On life’s journey, I think all of us visit places that are scary, angry, or sad. Perhaps some of you are in one of those places today. Maybe you’re trying to get out of one of those places but cannot find the way. Such places in life, I believe, are even worse when we’re alone. We go from being scared to paralyzed; angry to hateful; sad to depressed. But in our stories, if we are not alone—if someone is with us through it all—things can change. Back when I started middle school in Iowa, I was frightened because I did feel alone. But by day number two, a kid named Derrick started talking to me in history class. Before I knew it, he invited me to his house. Soon enough, we were friends. And then a new school was less scary. As a teenager, I was angry at all the bullies around; it wasn’t fair how they treated us; the teachers turned away from it and other students let it happen. But friends gathered around me, stood up for me, and I learned how to stand up for others. Our anger turned into action as we stood with the kids who were constantly picked on. We chose to say “no, stop” when it was easier to just ignore it. And in seminary, as sad as I had ever been because of the hypocrisy and apathy of the institutional church—when I felt alone–my sadness was capable of becoming deep depression. But there were colleagues and friends, some working in churches, some studying in seminary—who stood with me. We shared our sadness, prayed for each other, laughed together, and refused to let hypocrisy and apathy overcome us.

Friends, it’s true that all the scary, angry, and sad places in life look different when we’re not alone, when we walk with others. It changes the game when we’re in a community or alongside a friend, a life partner, or a blessed colleague—people who pull us out of those places with support, love, and care. Then the difficult places can become opportune places to build character, to learn and grow, and even—to find something that was lost, or to heal, or to redeem.

This is the story of Ruth—a story of sadness, anger, and fear—an ancient Israelite story of friendship—that brings about joy, courage, transformation, and redemption. We are looking at chapter 3 of this story, but let’s recap chapters 1 and 2 with the help of these paintings from Marc Chagall:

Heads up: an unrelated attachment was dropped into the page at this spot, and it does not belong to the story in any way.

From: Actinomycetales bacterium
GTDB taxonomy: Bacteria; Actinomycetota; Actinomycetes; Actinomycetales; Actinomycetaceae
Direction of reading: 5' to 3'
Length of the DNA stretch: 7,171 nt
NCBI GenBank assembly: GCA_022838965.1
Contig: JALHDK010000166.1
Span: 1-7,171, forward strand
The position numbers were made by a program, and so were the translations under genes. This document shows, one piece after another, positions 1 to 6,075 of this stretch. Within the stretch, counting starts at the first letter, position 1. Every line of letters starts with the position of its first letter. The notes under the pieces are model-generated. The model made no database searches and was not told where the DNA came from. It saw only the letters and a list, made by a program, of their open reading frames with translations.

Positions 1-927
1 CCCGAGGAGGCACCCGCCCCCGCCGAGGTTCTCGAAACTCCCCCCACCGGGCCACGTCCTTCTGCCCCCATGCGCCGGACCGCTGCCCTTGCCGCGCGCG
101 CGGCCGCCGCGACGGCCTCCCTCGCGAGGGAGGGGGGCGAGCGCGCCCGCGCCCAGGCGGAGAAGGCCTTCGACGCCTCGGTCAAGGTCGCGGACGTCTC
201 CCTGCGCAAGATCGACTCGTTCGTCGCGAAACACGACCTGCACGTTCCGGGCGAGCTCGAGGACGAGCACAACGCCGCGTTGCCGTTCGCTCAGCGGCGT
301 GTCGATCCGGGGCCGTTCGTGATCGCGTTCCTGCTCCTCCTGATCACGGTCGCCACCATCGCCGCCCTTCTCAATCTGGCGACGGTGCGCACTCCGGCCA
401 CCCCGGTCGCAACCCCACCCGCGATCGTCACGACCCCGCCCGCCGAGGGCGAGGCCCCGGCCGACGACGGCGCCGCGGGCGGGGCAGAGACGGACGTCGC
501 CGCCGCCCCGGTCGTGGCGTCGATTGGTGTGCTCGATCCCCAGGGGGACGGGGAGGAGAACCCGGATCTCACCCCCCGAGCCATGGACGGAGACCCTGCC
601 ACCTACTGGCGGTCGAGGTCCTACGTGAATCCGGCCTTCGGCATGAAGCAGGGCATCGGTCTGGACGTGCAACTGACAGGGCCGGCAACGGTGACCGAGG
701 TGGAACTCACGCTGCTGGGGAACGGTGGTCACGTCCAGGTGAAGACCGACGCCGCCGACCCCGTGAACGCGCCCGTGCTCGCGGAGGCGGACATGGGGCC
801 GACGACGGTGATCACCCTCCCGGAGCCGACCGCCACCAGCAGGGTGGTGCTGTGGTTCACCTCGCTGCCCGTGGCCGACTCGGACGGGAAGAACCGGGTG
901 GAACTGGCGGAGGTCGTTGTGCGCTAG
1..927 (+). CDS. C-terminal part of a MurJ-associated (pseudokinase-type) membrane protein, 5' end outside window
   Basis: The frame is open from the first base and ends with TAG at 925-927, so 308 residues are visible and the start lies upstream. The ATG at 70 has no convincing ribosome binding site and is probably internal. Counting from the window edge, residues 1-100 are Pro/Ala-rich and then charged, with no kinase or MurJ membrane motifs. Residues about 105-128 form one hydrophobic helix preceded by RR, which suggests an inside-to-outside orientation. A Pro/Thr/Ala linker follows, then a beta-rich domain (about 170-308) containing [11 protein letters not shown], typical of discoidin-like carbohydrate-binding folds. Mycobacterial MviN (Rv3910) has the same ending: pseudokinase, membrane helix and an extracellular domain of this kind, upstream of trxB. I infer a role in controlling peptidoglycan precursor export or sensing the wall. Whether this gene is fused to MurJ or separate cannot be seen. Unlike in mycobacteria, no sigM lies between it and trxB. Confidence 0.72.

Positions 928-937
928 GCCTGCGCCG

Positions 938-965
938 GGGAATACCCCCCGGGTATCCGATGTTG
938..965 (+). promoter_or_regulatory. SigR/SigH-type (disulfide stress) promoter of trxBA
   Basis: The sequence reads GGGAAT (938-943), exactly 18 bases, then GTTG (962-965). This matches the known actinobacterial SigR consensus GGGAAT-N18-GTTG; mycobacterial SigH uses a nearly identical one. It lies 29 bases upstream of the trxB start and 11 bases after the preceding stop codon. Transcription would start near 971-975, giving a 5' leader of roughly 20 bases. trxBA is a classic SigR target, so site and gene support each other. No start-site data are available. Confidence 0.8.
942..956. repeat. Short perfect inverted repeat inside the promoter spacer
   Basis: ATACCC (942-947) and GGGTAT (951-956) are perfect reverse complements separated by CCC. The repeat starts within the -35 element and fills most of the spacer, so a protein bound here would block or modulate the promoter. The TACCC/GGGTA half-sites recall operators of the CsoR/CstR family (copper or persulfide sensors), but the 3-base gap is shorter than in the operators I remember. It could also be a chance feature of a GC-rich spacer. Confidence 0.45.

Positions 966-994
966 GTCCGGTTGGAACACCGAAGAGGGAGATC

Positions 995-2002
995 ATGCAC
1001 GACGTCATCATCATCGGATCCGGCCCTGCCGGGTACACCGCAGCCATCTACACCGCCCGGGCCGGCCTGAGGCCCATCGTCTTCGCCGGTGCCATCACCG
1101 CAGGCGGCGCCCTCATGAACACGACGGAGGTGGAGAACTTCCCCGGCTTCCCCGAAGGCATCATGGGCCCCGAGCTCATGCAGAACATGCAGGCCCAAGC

Chapter 1: Israel was in the middle of a famine. A man named Elimelech journeyed from Bethlehem in Judah, with his wife Naomi and his two sons to Moab. Elimelech died, and so Naomi was left with her two sons. Both sons married Moabite women. One was named Orpah, and the other was named Ruth. Later on, both of the sons died, and Naomi was left with only Orpah and Ruth. Eventually, Naomi heard that the famine was over in her homeland, and so she decided to return to Judah. She told her daughters-in-law to stay in Moab. Both Orpah and Ruth refused. Naomi insisted they stay, because in those days, a woman of Naomi’s old age would struggle to survive; she had nothing to offer Ruth and Orpah. So the three women cried, and they hugged, and Orpah went back to her family. But Ruth stayed with Naomi. No matter how much Naomi insisted, Ruth refused to leave her side. Ruth was willing to leave her home and all that she knew with no guarantees that it would work out. All for Naomi. So both women went to Bethlehem together at the beginning of the barley harvest.

Chapter 2 begins with this: Naomi had a relative on her late husband’s side. He was a wealthy man named Boaz. One day, Ruth told Naomi that she wanted to go collect the scraps left in the fields as people harvested the barley crop. It was common practice for the ancient Israelites to leave the stalks that fell after picking the barley. This was a spiritual practice of caring for the poor and foreigners who had nothing to eat. The field Ruth chose to collect in belonged to Boaz. Not long after, Boaz noticed Ruth and asked about her. His workers told him that she was the Moabite girl who came with Naomi.

So Boaz and Ruth meet for the first time. Boaz, not obligated to really care about this widow from Moab, tells Ruth: Don’t go collect in another field. Stay here close to my girls. Keep your eyes on where they’re picking the crop, and follow them. No one will bother you. And when you’re thirsty, go drink from the jars of water that the men have drawn.

Surprised, Ruth wonders why Boaz would show such kindness to someone like her. Boaz tells Ruth that it is her character that intrigues him, how she had stood by Naomi through thick and thin, how she had taken risks to leave her family and her homeland. So he makes sure that Ruth has enough to eat. And when Ruth tells Naomi this news about Boaz, the bitter, once-sad and angry Naomi praises God.